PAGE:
August 8, 2017, PLLR E-Newsletter | The American Association For Justice Archive

August 8, 2017, PLLR E-Newsletter

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Shoe manufacturer’s failure to remove tack leads to worker’s toe amputation

hand hammering a nail

William Mack, an insulin-dependent diabetic, worked as a structure maintainer, and his employer provided specialized safety shoes known as Lehigh Safety Shoes. After wearing the shoes for two days, Mack, 54, discovered a small wound on the bottom of the second toe on his left foot. Because of preexisting diabetic neuropathy, he had not felt the wound. He and his supervisor later discovered a tack sticking up deep inside the left shoe.

The day after the incident, Mack’s podiatrist prescribed an antibiotic, but Mack’s condition deteriorated, and he was hospitalized and placed on intravenous antibiotics. He ultimately developed gangrene, necessitating amputation of the toe and a portion of the second metatarsal. Mack now has an impaired gait that resulted in the development of chronic lower back pain. He also has severe neuropathic pain in his left foot. Workers’ compensation paid his medical expenses, resulting in a lien of $135,000. After a statutory reduction, his remaining obligation is $89,000.

Mack’s injuries made it impossible for him to continue in his job. He retired on a fully funded pension.

Mack sued the manufacturer of the shoe, Lehigh Outfitters, LLC, and Lehigh’s parent company, alleging defective manufacture, breach of implied warranty, and negligent failure to inspect the shoe. The plaintiff contended that the tack in question was inserted in the normal course of the assembly process but that it was supposed to have been removed after the manufacturing process was completed.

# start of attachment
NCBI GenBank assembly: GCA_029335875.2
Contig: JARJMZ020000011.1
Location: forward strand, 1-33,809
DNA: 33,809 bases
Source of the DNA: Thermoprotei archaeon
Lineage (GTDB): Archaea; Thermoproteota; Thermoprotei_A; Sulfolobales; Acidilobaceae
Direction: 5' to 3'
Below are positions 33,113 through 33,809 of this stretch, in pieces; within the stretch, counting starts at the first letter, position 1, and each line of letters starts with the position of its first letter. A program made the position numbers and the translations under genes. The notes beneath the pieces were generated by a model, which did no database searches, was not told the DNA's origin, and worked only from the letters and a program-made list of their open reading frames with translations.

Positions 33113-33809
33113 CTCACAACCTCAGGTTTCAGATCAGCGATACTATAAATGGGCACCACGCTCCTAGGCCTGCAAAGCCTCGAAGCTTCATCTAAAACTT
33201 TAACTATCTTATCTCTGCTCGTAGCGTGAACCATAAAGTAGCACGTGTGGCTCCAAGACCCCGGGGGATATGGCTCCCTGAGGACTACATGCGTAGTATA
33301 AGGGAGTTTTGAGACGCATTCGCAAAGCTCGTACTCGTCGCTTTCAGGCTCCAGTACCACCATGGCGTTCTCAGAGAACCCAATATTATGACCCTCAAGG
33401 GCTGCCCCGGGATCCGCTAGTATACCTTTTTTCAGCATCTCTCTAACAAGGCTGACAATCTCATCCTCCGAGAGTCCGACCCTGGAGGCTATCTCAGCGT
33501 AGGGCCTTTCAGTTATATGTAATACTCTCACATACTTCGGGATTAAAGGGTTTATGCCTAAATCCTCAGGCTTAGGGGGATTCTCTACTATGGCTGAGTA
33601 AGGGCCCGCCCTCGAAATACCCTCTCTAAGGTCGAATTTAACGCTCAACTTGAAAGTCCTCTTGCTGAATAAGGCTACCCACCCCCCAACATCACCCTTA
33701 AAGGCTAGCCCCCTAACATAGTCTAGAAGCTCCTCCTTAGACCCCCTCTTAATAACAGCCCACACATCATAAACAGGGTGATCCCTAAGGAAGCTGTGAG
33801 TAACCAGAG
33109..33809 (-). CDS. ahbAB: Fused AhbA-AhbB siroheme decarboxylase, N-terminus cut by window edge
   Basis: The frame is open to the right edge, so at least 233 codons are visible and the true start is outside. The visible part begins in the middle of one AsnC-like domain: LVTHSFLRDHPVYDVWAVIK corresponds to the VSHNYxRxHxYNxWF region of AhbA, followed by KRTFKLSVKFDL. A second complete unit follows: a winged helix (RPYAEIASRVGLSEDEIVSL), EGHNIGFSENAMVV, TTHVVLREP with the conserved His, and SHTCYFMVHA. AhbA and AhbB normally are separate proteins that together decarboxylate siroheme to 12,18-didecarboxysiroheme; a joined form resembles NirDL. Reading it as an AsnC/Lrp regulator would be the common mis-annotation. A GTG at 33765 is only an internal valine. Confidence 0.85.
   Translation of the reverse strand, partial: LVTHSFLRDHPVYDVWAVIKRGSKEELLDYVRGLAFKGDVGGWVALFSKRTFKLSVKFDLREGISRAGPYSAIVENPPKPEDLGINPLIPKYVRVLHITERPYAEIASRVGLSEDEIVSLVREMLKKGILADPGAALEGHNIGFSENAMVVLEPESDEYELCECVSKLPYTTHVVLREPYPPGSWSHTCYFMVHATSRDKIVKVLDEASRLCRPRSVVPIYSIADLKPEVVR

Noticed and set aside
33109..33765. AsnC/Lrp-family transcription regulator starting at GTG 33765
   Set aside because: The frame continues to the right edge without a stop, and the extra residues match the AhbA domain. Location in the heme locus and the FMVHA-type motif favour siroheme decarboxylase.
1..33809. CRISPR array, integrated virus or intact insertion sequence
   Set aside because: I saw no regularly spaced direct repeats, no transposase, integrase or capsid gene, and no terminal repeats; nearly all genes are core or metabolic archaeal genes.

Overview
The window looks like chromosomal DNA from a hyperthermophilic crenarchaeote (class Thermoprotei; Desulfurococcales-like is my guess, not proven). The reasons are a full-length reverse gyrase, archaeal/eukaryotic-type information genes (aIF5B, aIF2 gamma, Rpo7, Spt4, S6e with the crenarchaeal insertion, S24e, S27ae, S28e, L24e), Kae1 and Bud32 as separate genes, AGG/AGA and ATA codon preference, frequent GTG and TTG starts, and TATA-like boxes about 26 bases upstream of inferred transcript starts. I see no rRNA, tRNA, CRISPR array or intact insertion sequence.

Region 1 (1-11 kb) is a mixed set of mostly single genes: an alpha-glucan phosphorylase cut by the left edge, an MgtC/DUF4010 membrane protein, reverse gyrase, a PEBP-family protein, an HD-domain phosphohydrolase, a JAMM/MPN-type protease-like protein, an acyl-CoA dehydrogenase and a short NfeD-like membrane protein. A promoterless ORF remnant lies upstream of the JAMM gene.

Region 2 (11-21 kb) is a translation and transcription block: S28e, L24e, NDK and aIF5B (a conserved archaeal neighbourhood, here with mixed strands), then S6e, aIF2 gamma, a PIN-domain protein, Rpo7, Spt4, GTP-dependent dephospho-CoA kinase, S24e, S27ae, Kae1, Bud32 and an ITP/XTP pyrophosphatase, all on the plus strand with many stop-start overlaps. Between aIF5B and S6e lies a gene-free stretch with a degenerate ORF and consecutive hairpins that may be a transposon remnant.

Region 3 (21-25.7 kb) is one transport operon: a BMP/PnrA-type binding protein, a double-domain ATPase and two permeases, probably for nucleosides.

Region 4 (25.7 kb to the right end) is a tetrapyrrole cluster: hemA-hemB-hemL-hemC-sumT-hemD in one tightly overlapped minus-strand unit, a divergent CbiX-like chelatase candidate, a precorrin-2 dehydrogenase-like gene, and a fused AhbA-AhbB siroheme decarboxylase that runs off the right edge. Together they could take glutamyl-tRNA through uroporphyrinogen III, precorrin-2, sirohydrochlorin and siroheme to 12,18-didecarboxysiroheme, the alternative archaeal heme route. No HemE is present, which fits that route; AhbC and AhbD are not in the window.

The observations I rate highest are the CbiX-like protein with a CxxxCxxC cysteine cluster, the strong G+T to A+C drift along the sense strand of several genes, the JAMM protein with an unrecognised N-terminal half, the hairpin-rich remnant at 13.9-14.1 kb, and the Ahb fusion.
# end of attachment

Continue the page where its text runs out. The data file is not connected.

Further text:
After significant discovery, Lehigh admitted liability, and the case proceeded on damages. The defendants argued that the plaintiff was exaggerating the extent of his altered gait and the severity of his back pain, and that his back pain resulted from a preexisting degenerative spinal condition.

The defendants’ expert podiatrist also claimed that the plaintiff’s neuropathy was the result of alcohol abuse but later reportedly admitted that there was no evidence of such abuse.

The parties settled before trial for $1 million, paid by the defendants’ insurer.

Citation: Mack v. Lehigh Outfitters, LLC, No. 1:15-cv-00722 (E.D.N.Y. Apr. 7, 2017).

Plaintiff counsel: AAJ members David B. Golomb and Frank Longo, both of New York City.

Plaintiff experts: Ranga Krishna, neurology, New York City; and Lawrence Horl, podiatry, Rockville Centre, N.Y.

Defense experts: Jeffrey Spivak, orthopedic surgery, New York City; and Russell Caprioli, podiatry, Lake Success, N.Y.